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  • The new MacBook Pro: Why did Apple backtrack on everything?

    While i agree on the fact that new design is more pro and less design oriented, i would like to stress the fact that the discussion about ports is fake and the position that the 2016 mac book pro had less ports is a myth. I had a Mac Book Pro 2011; had it more ports ? Well, actually not. It just had two usb ports. Yes, it had an Ethernet port, of absolutely no use unless you had a cabled network. I hadn’t. Yes, it had a Firewire port; it was legacy already, never used it. It had a displayport connection, very useful to people using an external screen. Not me. Well, but at least you could connect it with a single cable to a dock, so you could charge it, connect to studio HD and audio interface ? No way. While some Windows computer had some expensive docking option, no Mac had one. Si, essentially, just two usb port. Yes, i used the display port a couple of times, in three years. So yes, the Mac Book Pro 2019 that i owns today have 4 physical ports, but being them multipurpose, i can use them in a lot of different situations. The new Mac Pro, if you are on batteries (or use a Usb C or Thunderbolt screen) have exactly one port less of my 2019 Mac Book Pro. Happily, it has three Thunderbolt controllers, so more bandwidth for more docks and dongles. Essentially, stop believing the trolls that online press helped diffuse, and look ti real life use cases. Some gains, a lot not.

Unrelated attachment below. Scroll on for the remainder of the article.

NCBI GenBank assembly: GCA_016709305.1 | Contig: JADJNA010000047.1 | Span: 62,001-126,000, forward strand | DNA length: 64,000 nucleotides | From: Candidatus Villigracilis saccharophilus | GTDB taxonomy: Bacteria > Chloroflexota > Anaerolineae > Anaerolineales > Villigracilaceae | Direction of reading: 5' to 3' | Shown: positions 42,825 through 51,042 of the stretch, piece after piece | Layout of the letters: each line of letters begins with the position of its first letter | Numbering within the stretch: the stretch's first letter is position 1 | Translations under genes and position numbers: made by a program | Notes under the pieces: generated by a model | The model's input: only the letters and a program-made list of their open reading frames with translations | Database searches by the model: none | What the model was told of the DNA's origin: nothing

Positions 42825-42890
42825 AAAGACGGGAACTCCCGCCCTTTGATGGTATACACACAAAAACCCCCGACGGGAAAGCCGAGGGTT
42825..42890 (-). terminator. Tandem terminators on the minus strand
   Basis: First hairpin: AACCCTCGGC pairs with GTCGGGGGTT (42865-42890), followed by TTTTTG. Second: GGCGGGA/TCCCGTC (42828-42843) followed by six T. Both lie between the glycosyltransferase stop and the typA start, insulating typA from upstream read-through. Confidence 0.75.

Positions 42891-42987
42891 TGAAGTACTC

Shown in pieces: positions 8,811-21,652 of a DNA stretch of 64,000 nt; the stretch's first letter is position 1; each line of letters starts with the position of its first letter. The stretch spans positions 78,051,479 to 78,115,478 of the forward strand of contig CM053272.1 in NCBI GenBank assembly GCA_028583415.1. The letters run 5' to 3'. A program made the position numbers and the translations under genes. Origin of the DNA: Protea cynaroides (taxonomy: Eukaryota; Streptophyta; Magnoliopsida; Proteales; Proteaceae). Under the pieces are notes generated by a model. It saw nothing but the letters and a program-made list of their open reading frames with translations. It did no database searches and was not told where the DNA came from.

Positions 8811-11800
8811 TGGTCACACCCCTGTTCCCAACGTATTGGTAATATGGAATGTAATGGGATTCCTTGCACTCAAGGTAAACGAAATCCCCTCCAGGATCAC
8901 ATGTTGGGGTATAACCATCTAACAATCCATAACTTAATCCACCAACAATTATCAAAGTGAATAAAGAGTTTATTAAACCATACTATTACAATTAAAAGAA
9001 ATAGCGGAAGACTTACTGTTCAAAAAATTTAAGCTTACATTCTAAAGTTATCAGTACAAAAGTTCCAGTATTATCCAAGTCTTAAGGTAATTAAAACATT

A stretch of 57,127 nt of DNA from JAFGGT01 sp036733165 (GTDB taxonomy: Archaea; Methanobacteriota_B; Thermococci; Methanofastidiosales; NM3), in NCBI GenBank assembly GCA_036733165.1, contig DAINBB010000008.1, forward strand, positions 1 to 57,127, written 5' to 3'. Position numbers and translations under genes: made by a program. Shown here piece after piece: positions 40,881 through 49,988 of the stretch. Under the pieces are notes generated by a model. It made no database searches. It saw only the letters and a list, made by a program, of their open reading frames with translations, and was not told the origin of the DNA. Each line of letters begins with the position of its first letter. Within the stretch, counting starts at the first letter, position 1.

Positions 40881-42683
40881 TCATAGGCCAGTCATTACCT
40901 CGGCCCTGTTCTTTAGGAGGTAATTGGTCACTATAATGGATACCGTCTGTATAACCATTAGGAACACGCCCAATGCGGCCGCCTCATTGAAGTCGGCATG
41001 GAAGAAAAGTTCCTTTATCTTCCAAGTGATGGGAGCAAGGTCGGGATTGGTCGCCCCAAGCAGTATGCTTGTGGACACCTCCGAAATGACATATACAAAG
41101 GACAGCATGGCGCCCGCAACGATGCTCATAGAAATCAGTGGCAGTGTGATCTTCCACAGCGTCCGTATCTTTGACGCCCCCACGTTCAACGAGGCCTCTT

• Report reaffirms Apple still plans to 'allow iPad apps to run on Macs this year'